The problem of feedback in philanthropy is aggravated by the imbalance of power between funders and grantees. Will a grantee take the risk of telling a funder that he had a really stupid idea? Will she jeopardize funding by alienating a donor? Like Mao’s provincial delegates, folks tend to tell philanthropists what we want to hear. Consciously or subconsciously, we tend to reward rave reviews and outright flattery. Think about it: when was the last time that a grantee was openly critical of your work as a funder? When have you last heard the words, “This is really a bad idea” from a grantee? When did somebody tell you, “Your grant process is difficult, convoluted, and asks too many useless questions?”
If the answer to all these questions isn’t “never,” then at least it’s likely to be “rarely.” That can’t be just because we’re all so great. If we were as good at philanthropy as people tell us, the world would look very different: there would be no poverty or inequality, every Jew would live a fulfilled and meaningful Jewish Life, BDS would have disappeared, and cancer wouldn’t exist. Clearly funders need to be proactive and deliberate in seeking feedback.
The honest feedback philanthropy needs can be broken down in two areas: the effectiveness of our giving and our internal operations.
Some of us who are aware of this problem try to solve it by deploying complex, technocratic data-gathering solutions. We hire expensive consultants, we send auditors, we force grantees to fill even more forms and reports, and we adopt the latest buzzword in measurement and evaluation.
All of that can help, when executed well. But I don’t want to focus on procedure, which varies from situation to situation. The main challenge, and the shared challenge, is not technical – it’s attitudinal, even psychological.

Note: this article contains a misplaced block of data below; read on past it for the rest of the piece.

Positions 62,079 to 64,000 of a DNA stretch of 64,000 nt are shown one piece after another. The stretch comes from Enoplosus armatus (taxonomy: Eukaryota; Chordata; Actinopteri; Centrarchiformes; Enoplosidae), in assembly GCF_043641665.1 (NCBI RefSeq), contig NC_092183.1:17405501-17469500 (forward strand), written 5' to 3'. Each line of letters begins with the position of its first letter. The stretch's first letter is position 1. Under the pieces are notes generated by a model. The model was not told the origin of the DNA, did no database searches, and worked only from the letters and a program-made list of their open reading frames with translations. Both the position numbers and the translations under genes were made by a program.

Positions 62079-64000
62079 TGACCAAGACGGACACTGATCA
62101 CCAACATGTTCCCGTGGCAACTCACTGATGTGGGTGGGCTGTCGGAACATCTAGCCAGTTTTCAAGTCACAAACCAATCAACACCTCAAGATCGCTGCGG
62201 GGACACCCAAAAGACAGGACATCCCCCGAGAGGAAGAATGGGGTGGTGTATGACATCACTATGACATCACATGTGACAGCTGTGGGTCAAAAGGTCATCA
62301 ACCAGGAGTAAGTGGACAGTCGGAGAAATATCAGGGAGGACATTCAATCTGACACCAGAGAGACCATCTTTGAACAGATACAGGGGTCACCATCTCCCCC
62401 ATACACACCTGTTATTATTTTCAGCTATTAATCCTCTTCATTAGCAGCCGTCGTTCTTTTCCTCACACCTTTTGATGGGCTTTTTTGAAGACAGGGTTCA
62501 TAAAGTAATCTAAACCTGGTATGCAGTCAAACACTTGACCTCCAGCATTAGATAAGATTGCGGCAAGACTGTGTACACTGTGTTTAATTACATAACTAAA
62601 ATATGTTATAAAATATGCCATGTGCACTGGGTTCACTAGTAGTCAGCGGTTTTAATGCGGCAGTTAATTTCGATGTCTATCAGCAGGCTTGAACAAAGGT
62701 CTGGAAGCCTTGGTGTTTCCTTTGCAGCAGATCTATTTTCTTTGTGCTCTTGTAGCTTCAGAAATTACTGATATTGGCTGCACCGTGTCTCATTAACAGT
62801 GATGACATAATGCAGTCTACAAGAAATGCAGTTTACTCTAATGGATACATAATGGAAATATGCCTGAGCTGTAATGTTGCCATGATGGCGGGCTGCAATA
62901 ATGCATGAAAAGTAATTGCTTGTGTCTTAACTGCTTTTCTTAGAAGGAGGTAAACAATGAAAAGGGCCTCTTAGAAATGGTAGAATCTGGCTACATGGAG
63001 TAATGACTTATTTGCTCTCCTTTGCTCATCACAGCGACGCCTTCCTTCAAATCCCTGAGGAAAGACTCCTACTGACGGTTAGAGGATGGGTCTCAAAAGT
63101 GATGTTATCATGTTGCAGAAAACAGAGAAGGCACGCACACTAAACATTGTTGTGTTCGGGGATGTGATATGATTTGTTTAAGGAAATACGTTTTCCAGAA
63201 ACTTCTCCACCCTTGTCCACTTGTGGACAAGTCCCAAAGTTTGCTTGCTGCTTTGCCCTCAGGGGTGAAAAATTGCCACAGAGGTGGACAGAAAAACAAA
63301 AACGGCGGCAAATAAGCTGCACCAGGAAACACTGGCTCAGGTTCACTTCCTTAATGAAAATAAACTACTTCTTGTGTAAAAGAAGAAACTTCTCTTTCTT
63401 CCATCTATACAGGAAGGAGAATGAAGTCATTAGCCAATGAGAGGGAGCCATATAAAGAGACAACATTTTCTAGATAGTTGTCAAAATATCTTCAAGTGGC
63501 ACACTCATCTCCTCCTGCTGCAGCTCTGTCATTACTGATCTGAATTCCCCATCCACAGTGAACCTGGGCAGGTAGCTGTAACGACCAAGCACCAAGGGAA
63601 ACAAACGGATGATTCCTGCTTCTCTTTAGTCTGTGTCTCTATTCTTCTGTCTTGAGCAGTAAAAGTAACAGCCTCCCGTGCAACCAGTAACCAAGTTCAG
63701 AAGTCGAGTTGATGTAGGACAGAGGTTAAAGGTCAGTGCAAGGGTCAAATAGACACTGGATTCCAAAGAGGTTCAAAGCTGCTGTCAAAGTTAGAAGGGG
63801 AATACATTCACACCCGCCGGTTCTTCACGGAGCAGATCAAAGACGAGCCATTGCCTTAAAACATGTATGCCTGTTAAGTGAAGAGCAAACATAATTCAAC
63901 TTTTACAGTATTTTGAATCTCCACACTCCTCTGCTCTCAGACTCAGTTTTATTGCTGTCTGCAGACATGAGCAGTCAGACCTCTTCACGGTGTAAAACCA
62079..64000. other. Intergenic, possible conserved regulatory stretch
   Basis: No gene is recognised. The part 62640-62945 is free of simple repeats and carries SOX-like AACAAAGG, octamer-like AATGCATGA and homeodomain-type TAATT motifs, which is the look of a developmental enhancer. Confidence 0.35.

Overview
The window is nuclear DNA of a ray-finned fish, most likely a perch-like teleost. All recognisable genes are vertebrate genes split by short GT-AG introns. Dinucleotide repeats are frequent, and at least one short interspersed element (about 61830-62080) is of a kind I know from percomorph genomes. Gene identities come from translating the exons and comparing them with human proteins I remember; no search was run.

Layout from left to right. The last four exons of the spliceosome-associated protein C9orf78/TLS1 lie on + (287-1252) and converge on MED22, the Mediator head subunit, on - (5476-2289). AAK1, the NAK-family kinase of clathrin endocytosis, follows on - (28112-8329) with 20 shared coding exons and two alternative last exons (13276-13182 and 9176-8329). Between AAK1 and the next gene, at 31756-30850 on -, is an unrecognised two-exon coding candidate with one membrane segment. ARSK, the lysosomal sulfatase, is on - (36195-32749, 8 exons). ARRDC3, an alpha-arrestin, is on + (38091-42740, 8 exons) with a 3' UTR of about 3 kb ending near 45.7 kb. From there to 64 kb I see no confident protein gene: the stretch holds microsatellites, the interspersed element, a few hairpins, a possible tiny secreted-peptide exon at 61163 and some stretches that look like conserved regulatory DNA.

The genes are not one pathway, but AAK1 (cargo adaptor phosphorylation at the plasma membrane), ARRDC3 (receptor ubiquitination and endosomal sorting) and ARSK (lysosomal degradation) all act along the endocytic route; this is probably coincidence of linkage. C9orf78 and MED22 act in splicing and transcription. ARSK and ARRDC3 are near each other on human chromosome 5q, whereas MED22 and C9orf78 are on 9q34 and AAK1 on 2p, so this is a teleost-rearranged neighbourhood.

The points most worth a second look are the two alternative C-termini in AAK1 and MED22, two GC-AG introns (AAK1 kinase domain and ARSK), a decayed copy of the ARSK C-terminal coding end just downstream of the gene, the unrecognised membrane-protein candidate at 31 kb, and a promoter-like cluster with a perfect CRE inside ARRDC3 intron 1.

At the core of an effective feedback mechanism are phenomena that are emotional and relational: trust, empathy, humility, and cognitive dissonance.
Without a foundation of trust, no procedures or analyses can achieve real constructive criticism. Their substance will either be shallow or false. Trust makes it safe to improve.
And to develop trust, it’s critical to see the world through the other’s eye; to put ourselves in the shoes of our grantees and of the end users we are trying to serve. In a word: without empathy, we can’t get to trust.
Without humility, we can’t listen. True and useful feedback demands active listening and the willingness to admit that we may be wrong and may not have all the answers.
Without a well-honed tolerance for cognitive dissonance, we can’t process complexity and nuance.
All these core emotional and psychological skills must prevail at all levels of philanthropic relationship: within foundations; between funders and grantees; between funders, nonprofits, and beneficiaries; and between all players in the third sector and the broader community.
If we can bring these dynamics into our minds, our hearts, our reflexes, and – most importantly – our relationships, we can avoid the false information trap in which Mao Zedong ensnared himself. And, what’s more, we can make much more real progress toward the missions and visions that drove us to philanthropy in the first place. Perhaps the field of philanthropy can even achieve a “Great Leap Forward” – but one that will be true to its name.
Andrés Spokoiny is President & CEO of Jewish Funders Network.